Jose Fernandez’s attorney says a prior, undetected injury led to his torn UCL

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This is  . . . odd. The Miami Herald is reporting that Jose Fernandez’s attorney released a statement on Friday following Fernandez’s Tommy John surgery in which he claimed that a previous injury, not detected by the Marlins, led to Fernandez’s torn UCL and thus his surgery:

Jose Fernandez’s arm injury was precipitated by a chain reaction of events that began when a line drive struck him in the thigh in his next-to-last game, according to the pitcher’s friend and attorney.

That “prompted a completely unanticipated change in delivery which neither the staff nor his coaches could discern,” culminating in a “traumatic” arm injury when Fernandez pitched next on May 9 in San Diego, said his Tampa-based attorney, Ralph Fernandez, in a statement that was released Friday after the pitcher underwent Tommy John surgery in Los Angeles.

Clark Spencer of the Herald got quotes from Mike Redmond and other Marlins saying that no one noticed anything wrong with Fernandez’s mechanics and that Fernandez did not complain of any other injuries or discomfort. And that, if he had those things, he should have reported it to someone and the team would have dealt with it. Which, to me anyway, sounds pretty darn reasonable.

But put that aside for a second: why on Earth is a player having his lawyer issue statements like this? Statements containing phrasing that sounds like the sort of language lawyers put in complaints and things. Not that Fernandez is going to sue or anything — some lawyers can’t help themselves and always speak as if they’re drafting complaints — but it’s just really unusual to see this kind of stuff.

The lawyer says he released the statement “in order to reduce speculation.” In doing so, I believe he has achieved the exact opposite result.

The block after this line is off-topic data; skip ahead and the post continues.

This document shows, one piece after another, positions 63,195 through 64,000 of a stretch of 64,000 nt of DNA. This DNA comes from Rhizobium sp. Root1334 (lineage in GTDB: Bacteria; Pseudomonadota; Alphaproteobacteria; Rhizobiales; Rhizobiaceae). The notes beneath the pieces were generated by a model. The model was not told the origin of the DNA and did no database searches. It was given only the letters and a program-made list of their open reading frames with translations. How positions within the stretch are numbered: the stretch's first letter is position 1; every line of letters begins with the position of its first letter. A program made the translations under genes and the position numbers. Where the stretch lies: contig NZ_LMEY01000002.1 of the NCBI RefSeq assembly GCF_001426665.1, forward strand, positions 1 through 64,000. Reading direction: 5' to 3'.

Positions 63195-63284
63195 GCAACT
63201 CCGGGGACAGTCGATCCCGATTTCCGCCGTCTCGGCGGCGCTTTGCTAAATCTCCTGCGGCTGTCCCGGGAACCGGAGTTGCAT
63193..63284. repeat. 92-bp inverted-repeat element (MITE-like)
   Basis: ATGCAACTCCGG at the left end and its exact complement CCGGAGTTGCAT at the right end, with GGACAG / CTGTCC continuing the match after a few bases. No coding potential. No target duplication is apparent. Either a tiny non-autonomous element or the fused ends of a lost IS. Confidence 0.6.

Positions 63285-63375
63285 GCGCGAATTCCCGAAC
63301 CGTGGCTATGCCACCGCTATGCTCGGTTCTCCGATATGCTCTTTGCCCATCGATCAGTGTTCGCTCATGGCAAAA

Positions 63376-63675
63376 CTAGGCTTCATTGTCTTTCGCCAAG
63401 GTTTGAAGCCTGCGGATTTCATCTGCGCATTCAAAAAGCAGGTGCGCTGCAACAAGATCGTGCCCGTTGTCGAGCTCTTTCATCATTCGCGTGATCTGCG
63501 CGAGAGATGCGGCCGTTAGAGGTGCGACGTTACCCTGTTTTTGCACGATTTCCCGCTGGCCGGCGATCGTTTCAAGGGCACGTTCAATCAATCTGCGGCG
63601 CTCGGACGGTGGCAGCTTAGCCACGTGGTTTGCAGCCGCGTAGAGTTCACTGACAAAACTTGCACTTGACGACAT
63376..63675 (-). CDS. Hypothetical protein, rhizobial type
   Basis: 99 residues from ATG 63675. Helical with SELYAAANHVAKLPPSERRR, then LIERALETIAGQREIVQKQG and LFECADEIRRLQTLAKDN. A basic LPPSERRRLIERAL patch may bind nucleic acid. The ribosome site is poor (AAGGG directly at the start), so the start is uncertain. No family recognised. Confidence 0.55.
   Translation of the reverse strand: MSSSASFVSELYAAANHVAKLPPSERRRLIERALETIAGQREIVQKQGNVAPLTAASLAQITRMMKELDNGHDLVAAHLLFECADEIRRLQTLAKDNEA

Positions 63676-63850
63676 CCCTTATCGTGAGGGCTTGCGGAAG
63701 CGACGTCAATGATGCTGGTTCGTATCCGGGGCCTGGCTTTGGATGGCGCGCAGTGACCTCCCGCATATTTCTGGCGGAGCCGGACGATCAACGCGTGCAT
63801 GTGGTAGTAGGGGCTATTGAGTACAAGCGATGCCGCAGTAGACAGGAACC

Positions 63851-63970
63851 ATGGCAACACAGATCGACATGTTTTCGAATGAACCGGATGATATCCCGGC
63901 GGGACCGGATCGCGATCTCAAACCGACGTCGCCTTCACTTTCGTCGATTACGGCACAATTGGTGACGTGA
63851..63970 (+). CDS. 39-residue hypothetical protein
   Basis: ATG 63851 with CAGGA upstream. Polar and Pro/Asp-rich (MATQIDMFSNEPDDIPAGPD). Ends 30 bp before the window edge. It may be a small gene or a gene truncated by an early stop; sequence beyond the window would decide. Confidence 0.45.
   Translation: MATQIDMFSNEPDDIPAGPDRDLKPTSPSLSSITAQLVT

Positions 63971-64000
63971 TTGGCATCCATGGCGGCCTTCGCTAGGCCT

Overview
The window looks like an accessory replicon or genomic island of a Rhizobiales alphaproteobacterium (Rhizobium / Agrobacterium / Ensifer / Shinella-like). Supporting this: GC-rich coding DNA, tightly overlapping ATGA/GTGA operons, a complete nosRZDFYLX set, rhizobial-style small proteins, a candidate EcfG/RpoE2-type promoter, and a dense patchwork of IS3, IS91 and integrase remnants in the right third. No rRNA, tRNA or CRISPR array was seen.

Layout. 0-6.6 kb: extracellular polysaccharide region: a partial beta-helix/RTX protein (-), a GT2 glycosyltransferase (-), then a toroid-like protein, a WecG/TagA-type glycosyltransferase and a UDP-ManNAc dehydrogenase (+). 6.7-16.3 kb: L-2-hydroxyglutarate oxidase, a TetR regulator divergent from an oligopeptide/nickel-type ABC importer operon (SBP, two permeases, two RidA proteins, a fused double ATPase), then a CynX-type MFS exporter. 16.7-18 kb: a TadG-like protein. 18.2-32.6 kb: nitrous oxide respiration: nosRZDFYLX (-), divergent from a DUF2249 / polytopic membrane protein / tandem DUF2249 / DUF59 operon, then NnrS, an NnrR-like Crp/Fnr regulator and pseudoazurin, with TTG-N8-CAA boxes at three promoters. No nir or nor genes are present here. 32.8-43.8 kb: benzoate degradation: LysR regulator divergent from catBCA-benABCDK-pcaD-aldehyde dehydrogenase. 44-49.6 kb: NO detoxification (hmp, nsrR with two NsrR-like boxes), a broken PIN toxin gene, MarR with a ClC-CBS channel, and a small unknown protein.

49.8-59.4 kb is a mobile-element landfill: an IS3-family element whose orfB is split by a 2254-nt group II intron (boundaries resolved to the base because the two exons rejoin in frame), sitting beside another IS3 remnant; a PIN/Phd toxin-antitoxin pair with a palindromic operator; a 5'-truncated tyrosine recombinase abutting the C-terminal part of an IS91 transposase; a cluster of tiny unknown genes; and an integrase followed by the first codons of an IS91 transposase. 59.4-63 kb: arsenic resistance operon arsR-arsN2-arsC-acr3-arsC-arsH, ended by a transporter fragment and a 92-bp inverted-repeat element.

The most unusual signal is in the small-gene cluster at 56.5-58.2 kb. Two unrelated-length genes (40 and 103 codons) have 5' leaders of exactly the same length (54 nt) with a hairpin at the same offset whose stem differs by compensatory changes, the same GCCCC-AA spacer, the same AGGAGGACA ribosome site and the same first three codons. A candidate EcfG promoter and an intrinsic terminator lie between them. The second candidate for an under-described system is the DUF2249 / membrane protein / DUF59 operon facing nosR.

Mets trade Curtis Granderson to the Dodgers

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The Mets traded centerfielder Curtis Granderson to the Dodgers for cash considerations or a player to be named later, the teams announced late Friday night. Granderson was rumored to be drawing interest from teams earlier in the week, and found a landing place after slashing .256/.360/.721 since the start of the month. In a corresponding move, the Dodgers designated right-hander Dylan Floro for assignment to clear roster space for the outfielder.

As a whole, the 36-year-old’s 2017 campaign has been a tad underwhelming. Granderson entered Saturday batting .228/.334/.481 with 19 home runs and an .815 OPS through 395 PA, and accrued 1.7 fWAR to the 5.1 fWAR he produced during his pennant-winning, MVP-contending season in 2015. Still, with under $4 million remaining on his contract, another 20+ homer season around the corner and the defensive chops to man center field, it looks like a prudent deal for the Dodgers as they continue to bulldoze their way to the playoffs this fall.

The club has yet to outline their plans for Granderson, but his addition to a crowded outfield could displace centerfielder Joc Pederson, who turned in a meager .214/.329/.415 batting line through 292 PA in 2017. It could also have ramifications for fellow veteran Andre Ethier, assuming he’s healthy enough to compete for a starting role when he comes off the 60-day disabled list in September. The Mets, meanwhile, are expected to lean more heavily on rookie outfielder Brandon Nimmo, who’s made just five starts this season after struggling to get consistent playing time on the field.

Corey Kluber exits game with right ankle sprain

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Indians’ right-hander Corey Kluber was removed from the sixth inning of his start on Friday night, bringing a streak of 14 starts with 8+ strikeouts to an unfortunate end after he sprained his right ankle. Kluber stumbled off the mound while trying to field a base hit from Eric Hosmer and was seen visibly limping as he moved to cover first base. He was allowed to stay in the game for one more batter, but quickly yielded a three-pitch single to Melky Cabrera and left the mound with head athletic trainer James Quinlan.

It was a poor ending to another strong outing by the right-hander, who delivered 5 1/3 innings of one-run, four-strikeout ball and took his 12th win of the season after the Indians amassed a nine-run lead. Postgame comments by Cleveland skipper Terry Francona suggest that Kluber isn’t facing a serious setback after sustaining the sprain, however, and might even be good to go by the time his next start comes around on Wednesday.

While the Royals escaped Friday’s loss without injury, the 10-1 drubbing pushed them 6.5 games back of the division lead and half a game behind the Twins and Angels for the second AL wild card berth. They’ll host a rematch on Saturday at 7:15 ET, with left-hander Jason Vargas set to face off against Indians’ righty Trevor Bauer.